May 2008
Volume 49, Issue 13
Free
ARVO Annual Meeting Abstract  |   May 2008
In vivo Diagnosis of Epithelial Neoplastic Changes of the Cornea and Conjunctival Limbus Using Confocal Microscopy
Author Affiliations & Notes
  • C. M. Gentile
    Hospital Italiano, Buenos Aires, Argentina
    Unidad Oncologia Ocular,
  • J. O. Croxatto
    Hospital Italiano, Buenos Aires, Argentina
    Unidad Oncología ocular,
    Laboratorio de Patología Ocular, Fundación Oftalmológica Argentina J Malbrán and Laboratorios Pfortner, Buenos Aires, Argentina
  • Footnotes
    Commercial Relationships  C.M. Gentile, None; J.O. Croxatto, None.
  • Footnotes
    Support  None.
Investigative Ophthalmology & Visual Science May 2008, Vol.49, 5680. doi:https://doi.org/
  • Views
  • Share
  • Tools
    • Alerts
      ×
      This feature is available to authenticated users only.
      Sign In or Create an Account ×
    • Get Citation

      C. M. Gentile, J. O. Croxatto; In vivo Diagnosis of Epithelial Neoplastic Changes of the Cornea and Conjunctival Limbus Using Confocal Microscopy. Invest. Ophthalmol. Vis. Sci. 2008;49(13):5680. doi: https://doi.org/.

      Download citation file:


      © ARVO (1962-2015); The Authors (2016-present)

      ×
  • Supplements
Abstract

Purpose: : The aim of this study was to analyze the morphological features of limbal and cornea intraepithelial neoplasia using in vivo confocal corneal microscopy.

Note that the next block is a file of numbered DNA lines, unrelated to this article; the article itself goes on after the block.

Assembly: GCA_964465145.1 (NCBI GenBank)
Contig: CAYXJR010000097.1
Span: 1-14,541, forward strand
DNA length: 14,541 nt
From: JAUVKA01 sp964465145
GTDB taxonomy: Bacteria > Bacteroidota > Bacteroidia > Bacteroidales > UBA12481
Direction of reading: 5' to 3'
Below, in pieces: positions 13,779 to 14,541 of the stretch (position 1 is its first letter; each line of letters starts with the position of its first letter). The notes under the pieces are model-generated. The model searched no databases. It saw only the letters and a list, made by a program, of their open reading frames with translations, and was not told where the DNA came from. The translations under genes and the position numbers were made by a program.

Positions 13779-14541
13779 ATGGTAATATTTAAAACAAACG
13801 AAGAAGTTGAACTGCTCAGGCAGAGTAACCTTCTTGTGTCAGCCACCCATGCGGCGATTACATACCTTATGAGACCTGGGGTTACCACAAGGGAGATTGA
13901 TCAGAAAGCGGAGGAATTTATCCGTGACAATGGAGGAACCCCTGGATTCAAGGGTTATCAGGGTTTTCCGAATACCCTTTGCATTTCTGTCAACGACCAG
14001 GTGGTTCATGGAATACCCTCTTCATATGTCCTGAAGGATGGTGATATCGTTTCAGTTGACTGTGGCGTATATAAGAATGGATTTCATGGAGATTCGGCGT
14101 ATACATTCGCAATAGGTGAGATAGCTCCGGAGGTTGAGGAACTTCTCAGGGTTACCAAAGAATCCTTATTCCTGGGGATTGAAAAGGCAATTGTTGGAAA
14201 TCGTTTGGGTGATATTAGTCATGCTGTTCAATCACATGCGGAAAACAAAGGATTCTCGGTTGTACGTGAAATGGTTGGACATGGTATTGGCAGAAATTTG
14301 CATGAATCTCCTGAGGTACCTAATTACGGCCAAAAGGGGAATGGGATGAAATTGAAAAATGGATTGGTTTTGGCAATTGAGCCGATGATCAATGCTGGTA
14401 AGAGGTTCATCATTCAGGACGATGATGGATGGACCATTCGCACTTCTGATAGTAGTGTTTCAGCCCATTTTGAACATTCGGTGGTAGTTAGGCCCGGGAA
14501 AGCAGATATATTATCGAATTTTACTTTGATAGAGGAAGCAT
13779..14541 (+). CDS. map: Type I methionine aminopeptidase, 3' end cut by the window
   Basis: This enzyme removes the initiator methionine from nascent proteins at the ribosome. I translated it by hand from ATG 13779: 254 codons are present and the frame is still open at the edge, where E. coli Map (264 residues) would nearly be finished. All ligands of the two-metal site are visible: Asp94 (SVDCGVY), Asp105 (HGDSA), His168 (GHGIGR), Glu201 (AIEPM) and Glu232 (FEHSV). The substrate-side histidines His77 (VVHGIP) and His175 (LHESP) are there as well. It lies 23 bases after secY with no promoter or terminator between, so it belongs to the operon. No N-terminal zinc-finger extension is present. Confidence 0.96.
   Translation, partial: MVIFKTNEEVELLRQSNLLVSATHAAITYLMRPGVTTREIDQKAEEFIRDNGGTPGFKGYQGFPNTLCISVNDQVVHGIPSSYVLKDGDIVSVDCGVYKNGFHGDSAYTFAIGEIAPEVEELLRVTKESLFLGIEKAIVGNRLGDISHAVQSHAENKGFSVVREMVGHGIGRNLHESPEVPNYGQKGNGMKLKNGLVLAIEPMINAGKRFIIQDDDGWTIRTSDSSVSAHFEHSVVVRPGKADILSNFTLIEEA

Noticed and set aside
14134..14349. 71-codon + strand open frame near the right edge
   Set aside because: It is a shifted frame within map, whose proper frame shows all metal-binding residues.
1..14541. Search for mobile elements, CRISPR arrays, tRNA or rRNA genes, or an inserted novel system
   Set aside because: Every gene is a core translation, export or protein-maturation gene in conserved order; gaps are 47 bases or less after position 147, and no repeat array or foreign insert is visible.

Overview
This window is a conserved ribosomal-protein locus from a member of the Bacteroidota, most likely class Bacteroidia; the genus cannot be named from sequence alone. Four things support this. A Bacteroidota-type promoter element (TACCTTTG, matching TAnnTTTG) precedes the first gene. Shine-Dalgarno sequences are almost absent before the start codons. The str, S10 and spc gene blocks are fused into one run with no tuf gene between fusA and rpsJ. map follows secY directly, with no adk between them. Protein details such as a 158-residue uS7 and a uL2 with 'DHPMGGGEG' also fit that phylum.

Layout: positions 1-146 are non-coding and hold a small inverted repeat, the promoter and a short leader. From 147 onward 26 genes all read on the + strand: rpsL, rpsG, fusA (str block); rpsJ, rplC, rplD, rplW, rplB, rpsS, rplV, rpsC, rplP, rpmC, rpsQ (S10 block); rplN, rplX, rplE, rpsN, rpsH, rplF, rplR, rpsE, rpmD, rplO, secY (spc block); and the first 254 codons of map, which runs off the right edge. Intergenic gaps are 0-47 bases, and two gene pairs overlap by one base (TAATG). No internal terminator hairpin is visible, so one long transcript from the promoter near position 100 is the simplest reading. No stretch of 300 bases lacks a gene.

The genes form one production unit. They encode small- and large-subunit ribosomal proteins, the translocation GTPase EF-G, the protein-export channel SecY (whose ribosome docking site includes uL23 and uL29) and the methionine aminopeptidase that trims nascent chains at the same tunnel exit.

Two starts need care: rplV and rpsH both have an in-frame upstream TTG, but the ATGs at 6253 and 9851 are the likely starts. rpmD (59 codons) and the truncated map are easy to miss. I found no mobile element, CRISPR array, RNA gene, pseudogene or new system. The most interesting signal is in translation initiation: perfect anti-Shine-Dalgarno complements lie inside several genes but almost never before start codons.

Methods: : Seven eyes of 4 females and 3 males (age range from 56 to 76 years-old) with presumed diagnosis of conjunctival and cornea intraepithelial neoplasia (CIN) were included. In addition, images from patients with disorders of the ocular surface including leukoplakic lesions associated with pterygium, corneal epithelium regeneration, and dry eye were used for comparative purposes. Clinical examination included slit-lamp biomicroscopy with rose bengal stain, and in vivo confocal corneal microscopy (Rostock Corneal Module, Heidelberg, Germany). Recorded images were analyzed and compared with clinical features, and histological findings after surgery.

Results: : Confocal microscopic images of CIN revealed pleomorphic, medium-sized hyperreflective nucleated cells with indistinct cytoplasmic bordes throughout the thickness of the epithelium with a sharp transition between neoplastic and non-neoplastic epithelium. Reactive and proliferative non-neoplastic conditions showed large epithelial cells with reinforcement of cell membrane, islands of abnormal cells at the margins, and cellular descamation. Although all but one case were restricted to the epithelium, confocal microscopy provided information regarding the level of corneal invasion. In one patient who had history of radial keratotomy and LASIK surgery, confocal microscopy was useful to evaluate the involvement along the incisions of previous refractive surgery.

Conclusions: : In vivo confocal corneal microscopy is a non invasive clinical technique which may be used in the cellular diagnosis of epithelial neoplasia and a useful tool for the differential diagnosis between CIN and benign epithelial proliferations and degenerations; being valuable for therapeutic decisions and early identification of recurrence.

Keywords: oncology • microscopy: confocal/tunneling • tumors 
×
×

This PDF is available to Subscribers Only

Sign in or purchase a subscription to access this content. ×

You must be signed into an individual account to use this feature.

×